Tomikichiro Tokuriki, 1902-1999
beauty applying eye make-up
pink ground highlighted with a dusting gold mica on her black polka dot collar, signed Tomi kokusuri (carved and printed by Tomi) and sealed Tomi, self-carved and self-printed by the artist, n.d., ca. 1947
oban tate-e 15 7/8 by 10 1/2 in., 40.3 by 26.6 cm
Tomikichiro Tokuriki was born and raised in Kyoto, the 12th generation in a long family line of artists serving the Honganji Temple. After first studying painting at the Kyoto City School of Fine Arts and Crafts, and the Kyoto City Specialist School of Painting, he entered the atelier of the painter Tsuchida Bakusen in 1928 before switching to woodblock prints the following year. He was a member of several art and print organizations, exhibiting frequently, and was particularly associated with promoting sosaku hanga (self-carved, self-printed 'creative prints') in Kyoto. Before the war he published his prints with Uchida, Unsodo and Kyoto Hanga-in, where sometimes he would handle the carving of the blocks, sometimes he would delegate those tasks to other artisans within the publishing houses. After the war he established the Matsukyu Publishing Company to distribute his own self-carved, self-printed works, as well as that of some of his fellow sosaku-hanga artists and to provide training for carving and printing. He was prolific landscape artist, producing very few figural works. Stylistically this scarce print does bear some affinity to a well-known portrait of the artist' wife from 1947 (variously dated 1935) titled Woman Combing Her Hair.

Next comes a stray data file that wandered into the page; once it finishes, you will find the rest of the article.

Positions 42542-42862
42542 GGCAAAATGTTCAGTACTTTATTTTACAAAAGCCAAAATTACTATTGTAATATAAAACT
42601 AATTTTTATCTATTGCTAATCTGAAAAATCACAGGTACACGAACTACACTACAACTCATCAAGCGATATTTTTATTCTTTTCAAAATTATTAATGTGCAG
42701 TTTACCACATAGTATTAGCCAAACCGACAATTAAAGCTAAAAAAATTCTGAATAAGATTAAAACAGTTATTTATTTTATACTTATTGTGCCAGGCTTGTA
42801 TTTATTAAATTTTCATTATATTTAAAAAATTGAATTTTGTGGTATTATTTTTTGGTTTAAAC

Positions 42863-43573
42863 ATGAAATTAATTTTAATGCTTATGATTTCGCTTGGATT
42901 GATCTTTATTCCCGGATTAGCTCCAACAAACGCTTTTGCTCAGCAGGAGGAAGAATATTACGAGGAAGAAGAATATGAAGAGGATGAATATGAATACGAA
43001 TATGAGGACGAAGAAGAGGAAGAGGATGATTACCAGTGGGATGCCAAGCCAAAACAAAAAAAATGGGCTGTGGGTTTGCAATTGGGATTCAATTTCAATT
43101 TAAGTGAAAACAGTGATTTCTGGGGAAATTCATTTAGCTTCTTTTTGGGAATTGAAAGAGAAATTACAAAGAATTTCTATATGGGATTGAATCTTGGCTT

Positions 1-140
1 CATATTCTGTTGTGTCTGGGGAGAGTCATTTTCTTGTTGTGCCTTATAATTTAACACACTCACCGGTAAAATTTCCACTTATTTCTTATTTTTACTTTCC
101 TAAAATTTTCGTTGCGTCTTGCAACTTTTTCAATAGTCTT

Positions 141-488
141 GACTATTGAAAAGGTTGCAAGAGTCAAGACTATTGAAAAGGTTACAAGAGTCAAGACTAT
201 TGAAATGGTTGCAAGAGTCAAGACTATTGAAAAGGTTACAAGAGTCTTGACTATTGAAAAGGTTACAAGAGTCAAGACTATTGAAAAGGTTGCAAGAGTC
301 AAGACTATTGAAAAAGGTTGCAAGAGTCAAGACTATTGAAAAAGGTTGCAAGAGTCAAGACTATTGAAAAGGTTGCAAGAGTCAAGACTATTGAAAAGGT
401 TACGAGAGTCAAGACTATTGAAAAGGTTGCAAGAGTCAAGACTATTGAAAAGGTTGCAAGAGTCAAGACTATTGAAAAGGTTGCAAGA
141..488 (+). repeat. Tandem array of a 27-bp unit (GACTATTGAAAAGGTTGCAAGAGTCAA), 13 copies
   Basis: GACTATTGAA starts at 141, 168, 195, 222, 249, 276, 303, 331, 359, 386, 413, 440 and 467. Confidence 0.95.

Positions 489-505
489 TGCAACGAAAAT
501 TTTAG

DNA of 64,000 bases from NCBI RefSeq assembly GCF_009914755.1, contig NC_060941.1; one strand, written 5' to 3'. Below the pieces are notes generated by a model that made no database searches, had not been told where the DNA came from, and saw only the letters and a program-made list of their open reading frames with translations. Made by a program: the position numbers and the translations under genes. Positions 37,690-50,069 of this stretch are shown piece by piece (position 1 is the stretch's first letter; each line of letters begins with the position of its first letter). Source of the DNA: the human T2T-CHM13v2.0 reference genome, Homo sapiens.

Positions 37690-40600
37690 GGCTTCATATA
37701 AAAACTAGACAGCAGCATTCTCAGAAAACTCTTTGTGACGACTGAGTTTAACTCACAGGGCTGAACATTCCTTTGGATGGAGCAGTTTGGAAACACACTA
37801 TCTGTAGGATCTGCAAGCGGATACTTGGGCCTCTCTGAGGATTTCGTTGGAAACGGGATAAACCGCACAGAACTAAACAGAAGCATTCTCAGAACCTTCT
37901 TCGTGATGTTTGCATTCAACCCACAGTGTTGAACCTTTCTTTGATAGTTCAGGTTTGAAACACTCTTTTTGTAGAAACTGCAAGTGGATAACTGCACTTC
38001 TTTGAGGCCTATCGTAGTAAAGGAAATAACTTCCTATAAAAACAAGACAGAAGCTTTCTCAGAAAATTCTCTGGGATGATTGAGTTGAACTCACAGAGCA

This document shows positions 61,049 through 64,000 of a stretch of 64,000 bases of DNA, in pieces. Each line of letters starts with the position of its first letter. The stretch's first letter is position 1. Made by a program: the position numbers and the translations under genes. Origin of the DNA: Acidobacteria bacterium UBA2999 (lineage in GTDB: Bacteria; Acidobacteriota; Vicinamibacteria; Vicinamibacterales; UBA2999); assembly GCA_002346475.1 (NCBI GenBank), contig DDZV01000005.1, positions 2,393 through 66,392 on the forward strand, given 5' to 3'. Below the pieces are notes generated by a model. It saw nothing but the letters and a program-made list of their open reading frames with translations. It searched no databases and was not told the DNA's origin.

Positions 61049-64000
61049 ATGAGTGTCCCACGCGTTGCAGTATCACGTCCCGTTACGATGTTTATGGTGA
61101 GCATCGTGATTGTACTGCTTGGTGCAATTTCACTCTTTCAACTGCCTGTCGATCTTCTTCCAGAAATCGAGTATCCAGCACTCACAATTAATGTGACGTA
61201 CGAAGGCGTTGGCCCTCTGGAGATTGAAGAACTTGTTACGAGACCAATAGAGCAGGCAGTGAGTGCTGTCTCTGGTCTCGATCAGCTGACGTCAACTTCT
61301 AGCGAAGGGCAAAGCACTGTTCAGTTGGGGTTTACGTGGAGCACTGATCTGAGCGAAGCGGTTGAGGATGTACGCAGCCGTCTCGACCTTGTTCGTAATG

Shizuya Fujikake, D., Japanese Woodblock Prints, Japan Travel Bureau, 1938, revised and expanded 1949, pp. 108-111 (tipped in color plate, A Woman Combing Her Hair)
Oliver Statler, Modern Japanese Prints, 1956, p. 199 (Woman Combing Her Hair, 1947)
Helen Merritt, Modern Japanese Woodblock Prints, 1990, pp. 88-92
Helen Merritt & Nanako Yamada, Guide to Modern Japanese Woodblock Prints: 1900-1975, 1992, p. 153
Amanda T. Zehnder, Modern Japanese Prints: The Twentieth Century, Carnegie Museum of Art, 2009, p. 174, Seated Buddha, 1949 (for similar signature)
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